In 1855, work began in earnest on the Allentown Railroad itself. The route chosen left Allentown in a southwesterly direction, passing through Dorneyville, Wescosville, Trexlertown, and Breinigsville. Ducking through Topton, it ran directly through Kutztown and followed Sacony Creek through the hills to Virginville. From thence it followed small streams west and north to Windsor Castle, site of the line's one tunnel. It was to be 1,100 feet (340 m) long, with rubble masonry portals. Leaving the tunnel, it would skirt the edges of Hamburg and push through the gorge of the Schuylkill to reach Port Clinton. By July 1856, the CNJ was prepared to abandon the project in favor of a rival route, via Reading. However, the other investors pressed on. The Auburn & Port Clinton was merged into the Allentown Railroad on January 1, 1857. The Panic of 1857, however, brought work to a halt. The D&S was foreclosed and reorganized on April 1, 1859 as the Schuylkill and Susquehanna Railroad, under control of the Reading. On May 11, 1859, the East Pennsylvania Railroad opened, connecting Allentown and Reading. From Reading, traffic could either pass north to Auburn and thence over the Schuylkill and Susquehanna, or west over the Lebanon Valley Railroad to Harrisburg. The distance cut off by the direct route from Port Clinton to Allentown was minimal, so when the Reading gained control of the Allentown RR on July 12, 1860, it saw no reason to complete it.

Reading and later operation[edit]

The Reading briefly considered a revival of the project in 1869, but on May 1, 1869, it obtained a lease of the East Penn. This road would become a permanent part of the Reading system, and the Allentown Railroad's plans were negated forever. The Reading did lay rail on a small segment of the grade from the East Penn at Topton to reach Kutztown, a branch opened on January 10, 1870 or 1871. The Allentown Railroad remained a corporate entity in the Reading system until it was merged in on December 31, 1945 to simplify the corporate structure of that railroad and to save on taxes, as with a series of other mergers the next year.[1] The line survived the bankruptcy and breakup of the Reading: it is now owned by the Kutztown Transportation Authority and operated by the Allentown & Auburn Railroad, which uses historic railroad equipment to haul passengers. They also haul freight traffic.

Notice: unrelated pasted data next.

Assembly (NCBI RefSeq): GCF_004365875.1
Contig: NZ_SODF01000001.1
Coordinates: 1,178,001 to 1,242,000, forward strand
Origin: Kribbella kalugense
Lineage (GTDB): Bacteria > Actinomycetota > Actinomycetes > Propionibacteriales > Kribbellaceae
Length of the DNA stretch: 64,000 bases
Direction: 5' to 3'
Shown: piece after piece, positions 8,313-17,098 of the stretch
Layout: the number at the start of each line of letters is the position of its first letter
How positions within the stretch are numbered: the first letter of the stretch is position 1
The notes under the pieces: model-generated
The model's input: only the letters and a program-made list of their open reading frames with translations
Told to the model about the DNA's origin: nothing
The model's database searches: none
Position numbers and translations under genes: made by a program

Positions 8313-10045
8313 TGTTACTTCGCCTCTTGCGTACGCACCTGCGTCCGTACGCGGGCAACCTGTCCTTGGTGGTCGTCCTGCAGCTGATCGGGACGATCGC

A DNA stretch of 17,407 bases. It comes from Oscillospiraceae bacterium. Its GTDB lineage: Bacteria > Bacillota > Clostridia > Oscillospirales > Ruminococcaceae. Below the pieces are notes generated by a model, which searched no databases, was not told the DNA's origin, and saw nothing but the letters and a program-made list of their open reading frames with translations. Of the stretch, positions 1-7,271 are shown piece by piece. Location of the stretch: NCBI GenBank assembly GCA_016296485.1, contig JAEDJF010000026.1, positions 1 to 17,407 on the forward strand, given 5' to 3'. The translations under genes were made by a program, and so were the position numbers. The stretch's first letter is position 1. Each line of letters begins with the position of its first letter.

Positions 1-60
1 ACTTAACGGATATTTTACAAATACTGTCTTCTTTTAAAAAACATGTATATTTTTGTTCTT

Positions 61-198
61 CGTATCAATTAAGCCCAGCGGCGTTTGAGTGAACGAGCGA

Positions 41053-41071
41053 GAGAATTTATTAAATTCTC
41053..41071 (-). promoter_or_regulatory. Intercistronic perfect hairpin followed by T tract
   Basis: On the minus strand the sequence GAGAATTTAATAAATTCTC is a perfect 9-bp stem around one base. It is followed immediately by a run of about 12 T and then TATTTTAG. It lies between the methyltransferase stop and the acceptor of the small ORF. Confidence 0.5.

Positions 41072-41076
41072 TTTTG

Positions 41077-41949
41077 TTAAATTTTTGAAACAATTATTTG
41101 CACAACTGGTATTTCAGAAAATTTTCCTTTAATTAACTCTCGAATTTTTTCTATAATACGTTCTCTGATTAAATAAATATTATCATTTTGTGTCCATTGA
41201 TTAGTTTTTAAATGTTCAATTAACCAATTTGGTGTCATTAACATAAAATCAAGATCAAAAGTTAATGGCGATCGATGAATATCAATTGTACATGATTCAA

A portion of the grade from Trexlertown to Breinigsville was used by the Catasauqua and Fogelsville Railroad to build a branch to local limonite deposits. This line, too, eventually came under Reading control. Finally, the Reading used a short segment of the right-of-way in Allentown itself to reach a Mack Truck plant in 1917.

Relics[edit]

Grading of the line was nearly complete by 1857, and many traces still remain today. Bridge abutments for the crossing of the Little Lehigh Creek were dismantled by Works Project Administration crews in the 1930s. A portion of the grading can still be seen on the southeast side of the intersection of Cedar Crest Boulevard and Route 222, near Dorney Park & Wildwater Kingdom, and on the north side of Route 222 between Grange and Krocks Roads. Turning Leaf Trail in Trexlertown and most of Wentz Road in Breinigsville were built on the part of the grade used by the Catasauqua & Fogelsville. Beyond the end of rail in Kutztown, the grade is intermittently intact along the Sacony, and almost continuous from Virginville to Hamburg.

Field Survey from March 2010 shows the graded ROW still very visible on the east side of Grange Road and on the west side of Krocks Road, as well as on the south side of Hamilton Boulevard just east of Cedar Crest Boulevard.

References[edit]

  • Allentown RR papers from the Reading Company archive at the Hagley Library
  • Taber, Thomas T. III (1987). Railroads of Pennsylvania Encyclopedia and Atlas. Thomas T. Taber III. ISBN 0-9603398-5-X. 
  1. ^ "Reading Mergers Voted". New York Times. October 6, 1945. p. 27. Retrieved 2007-09-29.